The trial court did not abuse its discretion in denying appellant's challenge for cause to Helfenbein. Appellant's first point of error is overruled.

In his second point of error, appellant complains that the trial court should have granted his challenge for cause to prospective juror Thomas Tucker because Tucker believed that a person who had committed one murder would always be a continuing threat to society, thereby relieving the State of its burden to prove the future-dangerousness issue beyond a reasonable doubt. During a discussion with the prosecutor on the future-dangerousness issue, Tucker commented that if he believed that the defendant was guilty of the crime with which he was charged, he might be "predisposed" to believe that the person would be willing to commit another violent act. However, after the prosecutor further explained the law, Tucker stated that, although he might find it difficult, he believed that he could follow the law. During questioning by appellant, Tucker confirmed that he would not automatically answer the future-dangerousness question "yes" just because he had found the defendant guilty.

Given the record, we hold that appellant has failed to show that Tucker's views would have substantially impaired his ability to carry out his oath and instructions in accordance with the law. The trial court did not abuse its discretion in denying appellant's challenge for cause to Tucker. Appellant's second point of error is overruled.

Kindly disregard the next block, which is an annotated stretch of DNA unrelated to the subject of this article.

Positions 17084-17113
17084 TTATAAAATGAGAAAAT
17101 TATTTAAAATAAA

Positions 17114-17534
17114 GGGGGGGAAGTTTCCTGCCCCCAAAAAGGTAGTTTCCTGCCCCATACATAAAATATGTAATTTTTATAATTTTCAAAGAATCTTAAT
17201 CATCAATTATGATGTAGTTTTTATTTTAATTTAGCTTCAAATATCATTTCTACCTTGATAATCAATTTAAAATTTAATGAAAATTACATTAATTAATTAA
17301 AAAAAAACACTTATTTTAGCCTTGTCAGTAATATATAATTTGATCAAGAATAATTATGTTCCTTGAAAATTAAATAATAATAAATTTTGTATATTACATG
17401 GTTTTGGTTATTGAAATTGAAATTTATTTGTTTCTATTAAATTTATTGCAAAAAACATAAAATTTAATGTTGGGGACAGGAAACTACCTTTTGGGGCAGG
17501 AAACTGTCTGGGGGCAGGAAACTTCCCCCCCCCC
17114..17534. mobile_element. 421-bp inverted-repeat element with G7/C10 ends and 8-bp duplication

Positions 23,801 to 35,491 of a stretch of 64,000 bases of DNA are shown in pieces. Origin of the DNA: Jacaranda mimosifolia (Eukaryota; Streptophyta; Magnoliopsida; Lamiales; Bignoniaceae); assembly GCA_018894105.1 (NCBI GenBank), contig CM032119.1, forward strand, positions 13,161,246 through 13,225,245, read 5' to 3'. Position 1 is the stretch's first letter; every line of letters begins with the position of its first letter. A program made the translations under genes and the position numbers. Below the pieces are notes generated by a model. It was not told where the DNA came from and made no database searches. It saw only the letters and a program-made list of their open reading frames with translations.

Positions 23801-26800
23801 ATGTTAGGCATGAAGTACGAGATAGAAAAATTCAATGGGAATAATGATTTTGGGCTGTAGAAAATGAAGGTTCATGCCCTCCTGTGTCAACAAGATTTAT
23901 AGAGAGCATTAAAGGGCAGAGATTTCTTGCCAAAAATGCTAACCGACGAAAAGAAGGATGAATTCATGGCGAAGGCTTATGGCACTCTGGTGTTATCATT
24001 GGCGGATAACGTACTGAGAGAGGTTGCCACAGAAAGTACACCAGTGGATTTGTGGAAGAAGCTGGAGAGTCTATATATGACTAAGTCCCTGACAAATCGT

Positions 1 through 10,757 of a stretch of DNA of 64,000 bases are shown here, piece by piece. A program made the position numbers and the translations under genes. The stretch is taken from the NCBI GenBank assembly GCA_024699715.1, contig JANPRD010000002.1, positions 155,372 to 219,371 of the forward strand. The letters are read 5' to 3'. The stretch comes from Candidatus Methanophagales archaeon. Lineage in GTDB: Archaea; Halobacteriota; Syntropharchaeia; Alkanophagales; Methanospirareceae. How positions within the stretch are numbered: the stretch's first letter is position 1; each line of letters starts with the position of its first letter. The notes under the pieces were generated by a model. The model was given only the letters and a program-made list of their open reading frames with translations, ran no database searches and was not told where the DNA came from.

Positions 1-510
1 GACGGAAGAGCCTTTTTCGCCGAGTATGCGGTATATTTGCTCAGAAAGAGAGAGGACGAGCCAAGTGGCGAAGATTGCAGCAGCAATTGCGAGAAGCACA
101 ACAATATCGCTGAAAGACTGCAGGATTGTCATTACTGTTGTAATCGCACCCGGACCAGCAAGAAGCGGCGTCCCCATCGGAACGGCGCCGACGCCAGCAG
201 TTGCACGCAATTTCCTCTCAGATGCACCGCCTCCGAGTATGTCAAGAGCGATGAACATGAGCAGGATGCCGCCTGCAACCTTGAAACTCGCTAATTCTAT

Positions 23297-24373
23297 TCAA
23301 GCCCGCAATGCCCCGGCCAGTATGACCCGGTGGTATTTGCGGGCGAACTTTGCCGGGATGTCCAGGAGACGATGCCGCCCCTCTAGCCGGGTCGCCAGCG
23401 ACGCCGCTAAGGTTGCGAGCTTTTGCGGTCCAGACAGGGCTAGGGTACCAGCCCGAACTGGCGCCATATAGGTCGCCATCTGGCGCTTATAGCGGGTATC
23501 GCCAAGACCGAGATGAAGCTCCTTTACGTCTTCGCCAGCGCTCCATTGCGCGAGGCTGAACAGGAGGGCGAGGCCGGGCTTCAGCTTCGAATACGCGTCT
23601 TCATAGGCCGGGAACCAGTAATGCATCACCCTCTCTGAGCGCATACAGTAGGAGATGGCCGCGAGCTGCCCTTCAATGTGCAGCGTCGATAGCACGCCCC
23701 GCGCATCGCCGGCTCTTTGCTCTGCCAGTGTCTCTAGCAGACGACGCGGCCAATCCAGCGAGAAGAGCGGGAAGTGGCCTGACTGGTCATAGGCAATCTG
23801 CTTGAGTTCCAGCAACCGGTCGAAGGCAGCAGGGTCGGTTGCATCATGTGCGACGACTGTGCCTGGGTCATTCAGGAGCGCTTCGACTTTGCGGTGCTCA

In his third, fourth, fifth, sixth, and seventh points of error, appellant complains that the trial court should have granted his challenges for cause to prospective jurors Larry Carroll, Gregory Babineau, Lillian Lyles, Alan Lucien, and Robin Tucker. In each point, appellant states that the prospective juror gave conflicting answers concerning the complained-of issues, but also concedes that the prospective juror ultimately told the court that he or she could follow the law.

By appellant's own admission, each of these prospective jurors was at best a vacillating veniremember. When the record reflects that a venireperson vacillated or equivocated on his or her ability to follow the law, the reviewing court must defer to the trial court. Moore, 999 S.W.2d at 400; Brown, 913 S.W.2d at 580.

Given appellant's arguments and a review of the record, we hold that appellant has failed to meet his burden to show that any of the prospective jurors were challengeable for cause. The trial court did not abuse its discretion in denying appellant's challenges. Appellant's third through seventh points of error are overruled.


In his eighth point of error, appellant complains that the trial court erred in admitting evidence during the guilt phase concerning two extraneous offenses: (1) appellant's escaping from prison, and (2) the escapees' taking of numerous firearms during the escape. Appellant asserts that the admission of this evidence violated Texas Rules of Evidence 401, 402, 403, and 404(b). He also asserts that the trial court should have granted his request for a limiting instruction once the evidence was admitted.